The Jimi Hendrix Experience - Electric Ladyland
This marks the third and final album release by Jimi Hendrix, a scamp made good who achieved an extensive cult following as a guitar hero and the overt manifestation of all that was wrong with the 60's hippy movement. Hailing from Seattle, a cultural backwater notable mainly for its logging industry, Hendrix's path to fame encompassed stints in the military, which he deserted for no good reason, and then in seemingly every two-bit R&B band in North America. A move to swinging London unfortunately provided him with a platform to unleash his guitar twiddlings on the world. It was there that he also picked up his sidemen in the Experience, bassman Noel Redding and the ridiculously titled drummer boy Mitchell Mitchell. Rather tellingly, both were recruited more for the fact that they sported outrageous perms than for any musical ability. Firmly in keeping with the times is the extraordinarily crass and offensive cock-rock cover, featuring a distorted image of a bevy of nude women.
And the Gods made love opens this up with 2 minutes of warbling noise, and the first taste of the chronic sound problems that blight the entire record. On Have you ever been to Electric Ladyland Hendrix delivers a touching eulogy to his cash-strapped Electric Ladyland studio, and at one drug addled point even asks the listener if they could travel there by "magic carpet". Given its location in downtown Manhattan, it is easily reachable by subway for those gullible enough to be seduced by this blatant promotion of his own recording facilities. Crosstown Traffic, apart from promoting irresponsible driving, attempts to draw a lame analogy between commuter congestion and a stop-start relationship, although any such chaos could have been avoided if Hendrix had taken his aforementioned magic carpet with him.
Quite why Voodoo Chile is installed as the third track is anyone's guess, and an assortment of guest musicians and flunkies indulge in that most dreaded of musical misadventures - the extended blues jam. 15 minutes later Hendrix has travelled to the Moon, Venus, and Jupiter, while his listeners will probably have been no further than the nearest lavatory to relieve themselves from this self-indulgent pap. Gypsy Eyes follows, a track which took 40 takes to record thus leading to the resignation of his manager and producer. Given the lack of any cohesion between drums, bass, and guitar, perhaps Hendrix was the only one awake enough by the 40th take to realise that they had not moved on to a new song.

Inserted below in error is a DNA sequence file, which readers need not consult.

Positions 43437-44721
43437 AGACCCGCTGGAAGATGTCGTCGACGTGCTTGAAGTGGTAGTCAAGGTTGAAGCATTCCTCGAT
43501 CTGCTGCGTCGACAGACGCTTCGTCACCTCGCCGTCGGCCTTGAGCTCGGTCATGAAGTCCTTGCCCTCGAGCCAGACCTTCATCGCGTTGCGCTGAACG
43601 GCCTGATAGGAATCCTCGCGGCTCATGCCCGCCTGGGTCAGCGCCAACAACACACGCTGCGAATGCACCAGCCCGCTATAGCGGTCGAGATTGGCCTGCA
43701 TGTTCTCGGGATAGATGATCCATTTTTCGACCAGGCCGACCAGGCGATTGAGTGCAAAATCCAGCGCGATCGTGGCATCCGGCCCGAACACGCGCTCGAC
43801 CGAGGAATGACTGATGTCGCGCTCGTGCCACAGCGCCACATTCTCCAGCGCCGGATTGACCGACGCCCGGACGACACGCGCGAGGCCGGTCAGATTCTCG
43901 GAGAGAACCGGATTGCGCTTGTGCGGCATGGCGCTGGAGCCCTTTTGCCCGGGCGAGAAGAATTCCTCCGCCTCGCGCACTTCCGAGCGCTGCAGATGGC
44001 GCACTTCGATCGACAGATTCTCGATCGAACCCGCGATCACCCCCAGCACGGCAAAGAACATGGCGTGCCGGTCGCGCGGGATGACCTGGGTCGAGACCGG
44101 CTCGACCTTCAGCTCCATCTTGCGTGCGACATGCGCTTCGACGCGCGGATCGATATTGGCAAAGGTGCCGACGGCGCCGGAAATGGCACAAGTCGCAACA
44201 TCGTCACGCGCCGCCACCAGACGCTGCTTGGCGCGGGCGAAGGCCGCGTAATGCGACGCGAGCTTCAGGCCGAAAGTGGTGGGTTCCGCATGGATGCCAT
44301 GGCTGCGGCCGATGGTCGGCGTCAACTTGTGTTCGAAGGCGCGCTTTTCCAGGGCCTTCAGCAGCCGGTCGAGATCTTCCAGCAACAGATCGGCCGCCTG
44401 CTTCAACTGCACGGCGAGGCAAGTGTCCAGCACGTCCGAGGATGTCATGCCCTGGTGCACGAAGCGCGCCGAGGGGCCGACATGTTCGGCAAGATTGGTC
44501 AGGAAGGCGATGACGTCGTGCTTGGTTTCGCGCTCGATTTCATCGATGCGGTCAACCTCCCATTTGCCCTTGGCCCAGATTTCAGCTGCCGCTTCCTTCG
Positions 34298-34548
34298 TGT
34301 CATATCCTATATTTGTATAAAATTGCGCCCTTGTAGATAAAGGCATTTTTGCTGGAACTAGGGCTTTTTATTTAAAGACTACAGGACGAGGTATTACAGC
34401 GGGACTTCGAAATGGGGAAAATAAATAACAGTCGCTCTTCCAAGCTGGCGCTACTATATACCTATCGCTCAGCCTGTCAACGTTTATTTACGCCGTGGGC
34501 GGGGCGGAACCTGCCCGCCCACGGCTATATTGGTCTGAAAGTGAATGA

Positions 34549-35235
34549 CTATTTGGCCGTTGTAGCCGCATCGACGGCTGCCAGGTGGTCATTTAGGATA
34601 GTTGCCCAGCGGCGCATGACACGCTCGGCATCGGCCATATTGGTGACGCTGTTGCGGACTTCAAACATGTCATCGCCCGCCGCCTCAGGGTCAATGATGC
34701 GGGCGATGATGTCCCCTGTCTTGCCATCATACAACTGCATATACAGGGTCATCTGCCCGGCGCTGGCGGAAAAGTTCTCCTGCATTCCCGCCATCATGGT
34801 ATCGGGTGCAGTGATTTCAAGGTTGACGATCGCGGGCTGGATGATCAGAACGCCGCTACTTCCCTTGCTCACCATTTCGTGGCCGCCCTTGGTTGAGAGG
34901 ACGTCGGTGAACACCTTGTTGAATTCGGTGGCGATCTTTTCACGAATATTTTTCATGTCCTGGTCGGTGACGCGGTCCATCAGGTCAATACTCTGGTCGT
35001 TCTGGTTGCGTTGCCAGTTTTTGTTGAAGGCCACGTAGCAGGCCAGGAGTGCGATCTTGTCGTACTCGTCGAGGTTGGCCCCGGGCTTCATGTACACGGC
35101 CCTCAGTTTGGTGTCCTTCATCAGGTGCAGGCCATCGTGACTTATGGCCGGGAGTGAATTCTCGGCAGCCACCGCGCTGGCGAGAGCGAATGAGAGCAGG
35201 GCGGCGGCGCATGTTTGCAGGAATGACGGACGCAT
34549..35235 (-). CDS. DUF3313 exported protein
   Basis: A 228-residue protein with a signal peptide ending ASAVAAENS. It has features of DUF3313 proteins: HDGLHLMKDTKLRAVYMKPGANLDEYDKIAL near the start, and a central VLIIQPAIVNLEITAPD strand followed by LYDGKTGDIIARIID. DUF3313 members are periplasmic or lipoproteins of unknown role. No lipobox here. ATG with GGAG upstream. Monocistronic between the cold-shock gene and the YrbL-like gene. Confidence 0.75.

Both lyrically and musically Little Miss Strange is the standout out number on the record, and it is no surprise to learn that it is the only number not written by Hendrix. The brainchild of Noel Redding, its tight harmonic structure and inventive melody clearly represented a musical threat to Hendrix, and one he was not prepared to endure given it is the only number Redding was allowed on the album. Noel's fantastic guitar solo also shows he is more than a match for his bandleader when the occasion demands it.
While Hendrix can be credited with achieving a reasonable level of competency on his instrument, he is clearly over-reaching his meagre musical abilities when it comes to commanding the variety of special effects boxes he insists on employing on every riff and rhyme. Wah-wah, fuzz, and flange are cluelessly abused with wild abandon on every track, but the crippling technical difficulties with his guitar sound are never more apparent than on the unlistenable Burning of the Midnight Lamp. Presumably, Hendrix is hoping in his desperation that this comes across as a brave avant-garde experiment in sound rather than stark evidence of his own ineptitude.
Rainy Day Dream Away begins with an unhygienic guttural cough by Hendrix before precipitating into a boring refrain accompanied by a sleazy saxophone which would have been more appropriate for a Lethal Weapon soundtrack. The guitarist displays a rare moment of freakish presience on 1983 - A Merman I should turn to be, predicting both the plot outline and filming date of the classic 80's weepie Splash, although it is hard to imagine Hendrix doing a better job than Tom Hanks in his by turns poignant and hilarious attempts to get into Daryll Hannah's flippers.
A year after this release Jimi Hendrix reached the apogee of his brief career with an iconic appearance at the Woodstock festival. The passing of time has not been kind to his performance, unmasking the true ugliness of this event, a grotesquely un-American gathering of cowardly, tax-evading, unwashed ne'er-do wells, being hypnotized by a lazy pacifist flouncing about in silk scarves preaching peace and, rather ironically, harmony, instead of doing his patriotic duty and serving his country. Apparently Hendrix collapsed immediately after walking offstage, which is precisely what this reviewer felt like doing after 75 minutes listening to this album. Electric Lalaland.
- number two, 29 November 2010